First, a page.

4 Hunks of Junk That People Brought Back to Life

A little spit and polish, and that crashed rocket will be as good as new
4 Hunks of Junk That People Brought Back to Life

The day comes when every driver realizes it’s time to bid their vehicle goodbye. Maybe it’s when a mechanic gives you a rather large estimate, and you realize the bill is more than the car is worth. Or maybe it’s when a rocket-propelled grenade hits the car and explodes. Yeah, if a rocket-propelled grenade ever does hit your car, killing your mentor who borrowed it while escaping, you’re definitely never going to be behind that wheel again.

Or perhaps you will? Because history tells us that when a vehicle gets shot up, we might be able to slap it right back together. 

Germany Yanked Up a Sunken U-Boat After 11 Years

In 1943, Germany planned to build a thousand units of a new kind of sub, which they swore would be the best submarine in the world. Construction ran into all kinds of hiccups, and by 1945, they’d only managed to build 118 of them. Out of all those new U-boats, a grand total of two of them ever launched (these two didn’t accomplish much of anything). The Nazis held back on launching the other hundred-plus subs they’d forced concentration camp inmates to build because Germany couldn’t spare the fuel. The country was kind of falling apart in 1945. 

That May, they sank a whole lot of these unused subs into the ocean. They weren’t using them anyway, so it was best to scuttle them, or else the Soviets would come by and seize them for themselves. Then Germany officially lost the war, and for a decade after that, they didn’t have a navy at all. Germany did some sea stuff, but strictly under British supervision, limited to clearing up all the wartime mines they’d dropped.

In 1956, the German navy restarted. And they thought to themselves, hey, how about we try refurbishing one of those U-boats we sank? Sure, it just spent a full decade rotting underwater, but these are subs we’re talking about here — they’re in their element when they’re underwater. So, the following year, they lifted one fallen sub called U-2540, rechristened it the Wilhelm Bauer and started using it again. They used it in the military till 1980, and they kept it afterward and converted it to a museum. It still has some crabs, and sea ghosts, but that’s not a problem. Lots of museums have those.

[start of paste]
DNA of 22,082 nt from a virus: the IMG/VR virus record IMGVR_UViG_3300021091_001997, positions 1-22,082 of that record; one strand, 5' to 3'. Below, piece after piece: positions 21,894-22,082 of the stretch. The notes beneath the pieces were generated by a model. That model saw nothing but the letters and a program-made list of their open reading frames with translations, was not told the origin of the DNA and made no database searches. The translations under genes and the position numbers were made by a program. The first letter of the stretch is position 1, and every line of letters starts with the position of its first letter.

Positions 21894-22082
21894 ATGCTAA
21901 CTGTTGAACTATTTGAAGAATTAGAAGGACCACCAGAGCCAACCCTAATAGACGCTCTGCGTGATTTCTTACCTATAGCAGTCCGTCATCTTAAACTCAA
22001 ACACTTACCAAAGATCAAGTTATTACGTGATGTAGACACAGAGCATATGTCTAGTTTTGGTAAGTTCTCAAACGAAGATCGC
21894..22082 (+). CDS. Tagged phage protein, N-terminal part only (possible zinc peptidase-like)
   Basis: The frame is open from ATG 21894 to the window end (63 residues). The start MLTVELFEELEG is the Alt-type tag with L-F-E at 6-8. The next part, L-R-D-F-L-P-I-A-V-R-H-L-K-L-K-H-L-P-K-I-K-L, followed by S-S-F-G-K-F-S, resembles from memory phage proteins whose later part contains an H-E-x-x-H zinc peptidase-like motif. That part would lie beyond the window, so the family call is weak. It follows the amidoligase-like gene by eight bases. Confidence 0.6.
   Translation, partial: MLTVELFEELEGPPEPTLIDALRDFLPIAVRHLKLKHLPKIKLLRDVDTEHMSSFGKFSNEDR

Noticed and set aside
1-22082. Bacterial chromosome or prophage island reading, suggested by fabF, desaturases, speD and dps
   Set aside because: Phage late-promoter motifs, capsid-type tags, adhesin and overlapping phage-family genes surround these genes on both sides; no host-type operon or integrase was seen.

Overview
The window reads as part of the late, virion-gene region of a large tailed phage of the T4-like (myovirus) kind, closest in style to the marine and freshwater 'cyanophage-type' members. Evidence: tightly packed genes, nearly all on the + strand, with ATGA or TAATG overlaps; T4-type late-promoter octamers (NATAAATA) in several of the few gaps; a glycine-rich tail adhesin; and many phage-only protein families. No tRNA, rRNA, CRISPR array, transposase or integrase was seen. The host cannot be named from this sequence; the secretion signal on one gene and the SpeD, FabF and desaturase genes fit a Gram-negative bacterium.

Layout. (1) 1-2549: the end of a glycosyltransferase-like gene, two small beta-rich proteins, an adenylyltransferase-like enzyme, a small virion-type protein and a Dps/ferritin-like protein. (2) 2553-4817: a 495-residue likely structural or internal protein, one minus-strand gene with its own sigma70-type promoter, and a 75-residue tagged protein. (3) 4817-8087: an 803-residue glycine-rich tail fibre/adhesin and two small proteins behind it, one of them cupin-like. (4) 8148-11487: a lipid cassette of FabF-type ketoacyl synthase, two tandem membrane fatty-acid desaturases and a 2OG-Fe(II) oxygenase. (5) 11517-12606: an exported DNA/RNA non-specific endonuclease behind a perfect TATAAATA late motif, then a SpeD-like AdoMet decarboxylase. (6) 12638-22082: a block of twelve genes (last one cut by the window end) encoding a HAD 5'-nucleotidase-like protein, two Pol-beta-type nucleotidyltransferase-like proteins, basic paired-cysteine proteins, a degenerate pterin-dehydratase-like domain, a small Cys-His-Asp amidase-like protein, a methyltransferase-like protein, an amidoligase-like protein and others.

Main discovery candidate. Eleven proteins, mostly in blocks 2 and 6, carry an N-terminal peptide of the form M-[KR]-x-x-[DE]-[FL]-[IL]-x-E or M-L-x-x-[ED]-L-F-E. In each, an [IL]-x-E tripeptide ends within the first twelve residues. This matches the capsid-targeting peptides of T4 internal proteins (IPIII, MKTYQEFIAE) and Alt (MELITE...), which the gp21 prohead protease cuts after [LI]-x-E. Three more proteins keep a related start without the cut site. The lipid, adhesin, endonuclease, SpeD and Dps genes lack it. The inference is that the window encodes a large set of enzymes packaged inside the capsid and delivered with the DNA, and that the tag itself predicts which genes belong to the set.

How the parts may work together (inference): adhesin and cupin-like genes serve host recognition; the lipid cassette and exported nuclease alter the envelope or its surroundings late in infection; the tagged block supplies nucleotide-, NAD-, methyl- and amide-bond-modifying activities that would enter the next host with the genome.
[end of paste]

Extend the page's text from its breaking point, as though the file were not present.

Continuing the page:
U-Boot Type XXI U-2540 ("Wilhelm Bauer")

Clemens Vasters

If you want to rob the place, you can just sail the whole thing away.

Jimmy Carter Rode JFK’s Shot-Up Limousine

Several later presidents rode JFK’s shot up limousine, in fact. Many of them have reputations as jerks, however, so we really wanted you dwelling on the image of Carter riding in the resurrected murder site. 

Ford — the company, not the president — built the car in 1961, just a few years before JFK’s assassination. The limo, dubbed X-100, came with such special features as indicator lights, a deluxe pair of radio telephones and air conditioning (not something you could take for granted in the 1960s). When a bullet traveled from the grassy knoll into the president’s head in 1963, the car became a piece of evidence, and investigators impounded it. 

It wouldn’t remain just a piece of evidence, however; nor would it go straight to the museum where you can look at it today. Just weeks after the assassination, the Secret Service were already drafting a plan to repimp the car and put it back into operation. The four presidents who followed Kennedy all rode in the Death Car, which might sound a little macabre, but it was cheaper than building a new limo from scratch. They rode in other limos, too, so here’s a pic of Carter in one of those after X-100 went out of service: